Pediatric societies’ declaration on responding to the impact of climate change on children

Full article published in The Journal of Climate Change and Health, Volume 4, October 2021.

In 2020 the International Society for Social Pediatrics and Child Health identified the need to rally pediatricians and child health professionals from around the world to address the climate crisis because of its adverse effects on child health. In response, a declaration on responding to the impact of climate change on children was drafted by the International Society for Social Pediatrics and Child Health and subsequently revised and adopted by the International Pediatric Association.


Responding to the impact of climate change on children

Children worldwide are demanding their views on climate change be heard, a right guaranteed by the United Nations Convention on the Rights of the Child. They have reason to be concerned—the 2019 report of the Lancet Countdown and multiple other publications document the profound vulnerability of infants, children, and young people to the direct and indirect impacts of climate change on their health and well-being.

Child health professionals and organizations must follow the lead of the world’s youth and develop long-term relationships with them as we collaboratively respond to the existential threats of the climate crisis on children. No profession will bear witness to the effects of climate change on children to the extent of pediatricians. We are uniquely positioned to engage with other health professionals and child advocates in developing comprehensive strategies to prevent and mitigate the impact of the global climate crisis on children and youth.

We resolve to take the necessary actions to achieve an equitable and just transition to a sustainable planet for all children.

Toward these ends

Whereas, the Intergovernmental Panel on Climate Change’s fourth assessment report concluded the Earth is undergoing adverse global climate change and that man-made contributions are significant; and

Whereas, climate changes have created conditions that affect public health, with disproportionate effects on certain life stages and circumstances, in particular children and those living in poverty and low-income countries; and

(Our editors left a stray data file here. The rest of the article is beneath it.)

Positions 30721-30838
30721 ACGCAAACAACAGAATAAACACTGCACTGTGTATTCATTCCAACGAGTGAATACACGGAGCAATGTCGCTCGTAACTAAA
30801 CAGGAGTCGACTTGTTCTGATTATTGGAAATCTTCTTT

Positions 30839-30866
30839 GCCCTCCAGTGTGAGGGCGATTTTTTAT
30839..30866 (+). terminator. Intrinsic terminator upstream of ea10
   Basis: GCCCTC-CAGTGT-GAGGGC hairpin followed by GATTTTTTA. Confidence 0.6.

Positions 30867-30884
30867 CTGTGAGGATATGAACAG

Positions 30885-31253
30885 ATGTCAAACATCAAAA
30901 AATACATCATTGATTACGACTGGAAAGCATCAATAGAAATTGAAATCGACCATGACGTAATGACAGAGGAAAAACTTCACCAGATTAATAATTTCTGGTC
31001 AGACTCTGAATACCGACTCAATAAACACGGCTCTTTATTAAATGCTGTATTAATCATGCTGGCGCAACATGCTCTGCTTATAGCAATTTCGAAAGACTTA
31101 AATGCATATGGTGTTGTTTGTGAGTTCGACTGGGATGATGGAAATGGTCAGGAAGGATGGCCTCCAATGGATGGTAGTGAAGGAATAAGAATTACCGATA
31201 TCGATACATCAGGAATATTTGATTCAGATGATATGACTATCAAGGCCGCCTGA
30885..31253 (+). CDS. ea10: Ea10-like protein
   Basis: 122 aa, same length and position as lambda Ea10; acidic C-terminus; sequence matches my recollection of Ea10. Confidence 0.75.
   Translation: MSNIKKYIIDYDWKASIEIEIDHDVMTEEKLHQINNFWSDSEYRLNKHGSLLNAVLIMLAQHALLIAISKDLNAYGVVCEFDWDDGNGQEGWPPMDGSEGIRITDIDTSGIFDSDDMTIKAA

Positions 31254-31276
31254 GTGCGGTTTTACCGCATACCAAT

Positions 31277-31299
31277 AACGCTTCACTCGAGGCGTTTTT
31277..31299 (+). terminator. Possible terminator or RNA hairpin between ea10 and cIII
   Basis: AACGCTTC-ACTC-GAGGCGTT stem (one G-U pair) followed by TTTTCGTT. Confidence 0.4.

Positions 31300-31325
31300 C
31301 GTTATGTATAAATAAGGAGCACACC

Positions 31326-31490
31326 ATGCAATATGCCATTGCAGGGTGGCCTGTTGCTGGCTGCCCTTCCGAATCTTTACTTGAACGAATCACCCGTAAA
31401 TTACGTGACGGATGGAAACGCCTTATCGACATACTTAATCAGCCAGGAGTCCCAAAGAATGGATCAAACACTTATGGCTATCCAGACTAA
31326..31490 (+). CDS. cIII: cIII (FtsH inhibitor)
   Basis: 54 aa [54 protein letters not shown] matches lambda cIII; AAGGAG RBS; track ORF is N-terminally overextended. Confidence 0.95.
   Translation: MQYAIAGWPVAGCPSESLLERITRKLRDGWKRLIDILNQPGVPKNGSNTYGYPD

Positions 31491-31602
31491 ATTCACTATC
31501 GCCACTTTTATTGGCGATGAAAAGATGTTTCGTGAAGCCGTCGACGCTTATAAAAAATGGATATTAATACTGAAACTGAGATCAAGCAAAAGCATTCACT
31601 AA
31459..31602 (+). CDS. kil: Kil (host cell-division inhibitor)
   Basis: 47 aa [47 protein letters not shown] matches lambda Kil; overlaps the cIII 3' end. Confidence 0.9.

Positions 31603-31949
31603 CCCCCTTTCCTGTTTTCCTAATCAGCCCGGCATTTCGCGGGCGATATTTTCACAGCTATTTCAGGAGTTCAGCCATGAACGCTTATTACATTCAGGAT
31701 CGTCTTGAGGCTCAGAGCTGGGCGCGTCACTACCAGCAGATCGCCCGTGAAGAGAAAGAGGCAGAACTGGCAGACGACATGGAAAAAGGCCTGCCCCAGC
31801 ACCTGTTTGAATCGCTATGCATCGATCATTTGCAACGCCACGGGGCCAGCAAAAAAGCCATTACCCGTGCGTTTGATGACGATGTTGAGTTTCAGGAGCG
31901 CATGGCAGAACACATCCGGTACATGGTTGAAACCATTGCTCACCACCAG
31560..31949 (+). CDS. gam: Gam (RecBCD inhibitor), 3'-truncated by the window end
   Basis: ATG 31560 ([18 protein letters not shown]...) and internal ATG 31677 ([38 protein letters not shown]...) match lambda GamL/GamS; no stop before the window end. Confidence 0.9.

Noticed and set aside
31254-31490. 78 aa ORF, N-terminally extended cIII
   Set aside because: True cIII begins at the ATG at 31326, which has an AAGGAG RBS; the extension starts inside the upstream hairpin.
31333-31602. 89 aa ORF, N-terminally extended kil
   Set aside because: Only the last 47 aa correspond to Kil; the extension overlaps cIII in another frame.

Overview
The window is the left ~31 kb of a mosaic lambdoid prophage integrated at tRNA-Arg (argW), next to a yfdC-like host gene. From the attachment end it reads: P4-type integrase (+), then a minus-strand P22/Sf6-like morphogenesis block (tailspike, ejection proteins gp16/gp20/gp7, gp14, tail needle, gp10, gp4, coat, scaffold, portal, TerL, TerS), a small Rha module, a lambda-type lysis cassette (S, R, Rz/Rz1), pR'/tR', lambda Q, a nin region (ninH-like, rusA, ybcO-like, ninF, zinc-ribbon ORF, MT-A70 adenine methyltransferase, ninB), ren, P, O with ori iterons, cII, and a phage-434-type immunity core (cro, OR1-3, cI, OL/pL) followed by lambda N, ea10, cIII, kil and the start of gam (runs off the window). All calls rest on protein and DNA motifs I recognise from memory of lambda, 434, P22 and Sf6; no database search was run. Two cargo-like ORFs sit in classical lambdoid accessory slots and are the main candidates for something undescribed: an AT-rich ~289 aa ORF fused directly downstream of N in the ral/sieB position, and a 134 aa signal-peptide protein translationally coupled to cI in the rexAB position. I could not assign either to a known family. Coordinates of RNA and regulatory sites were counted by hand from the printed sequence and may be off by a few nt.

Whereas, children are particularly vulnerable because their bodies are growing and developing, they have unique behaviors and interactions with their environment, and they must rely on parents and caregivers to provide for their basic needs; and

Whereas, climate change will affect children’s health as a result of their exposure to elevated temperatures; more frequent, severe, or longer-lasting extreme weather events; increasing transmission rates of food, water, and vector-borne diseases; increasing rates of mycotoxin-related illnesses; increases in air pollution from molds, pollens, and the burning of fossil fuels; and mental health stressors; and

Whereas, displacement, destruction of infrastructure, and conflicts arising from competition for water, food and other resources will increasingly impact children’s health, mental health, and well-being; and

Whereas, excessive exploitation of the earth’s natural resources by relentless deforestation and overfishing will affect the air quality and threaten the food security of generations to come; and

Whereas, conflict is not only a consequence of climate change (competing for dwindling resources), but also is a primary driver of the exploitation of natural resources to produce military hardware and transport it; and

Whereas, the digitization of our world consumes vast amounts of energy; and

Whereas, children experience different mental health effects than adults during and after disasters—that vary based on their developmental stage and level of cognitive and emotional maturity; and

Whereas, the effects of climate change on mental health among children have been reviewed, and researchers have called for identification of “…ways to fortify the societal structures necessary for mental health that climate change threatens to erode”;

Therefore, be it resolved, that regional, national, and international pediatric organizations—together with multidisciplinary child health professionals, child advocates, youth, and families—commit to work individually and collectively to minimize the use of fossil fuels, decrease global carbon emissions, protect the earth’s natural resources, mitigate the impact of climate change on children, and achieve climate justice in an ecologically grounded and sustainable world, such that, in unison they/we:

Advocate for:

• Local, national, and international policies and strategies that rapidly reduce greenhouse gas emissions and ensure preparedness for climate-associated extreme weather events;
• Sustainable and renewable electricity-generating systems, accessible transportation, plant-based food, and equitable access to green spaces that improve the lives of children and families;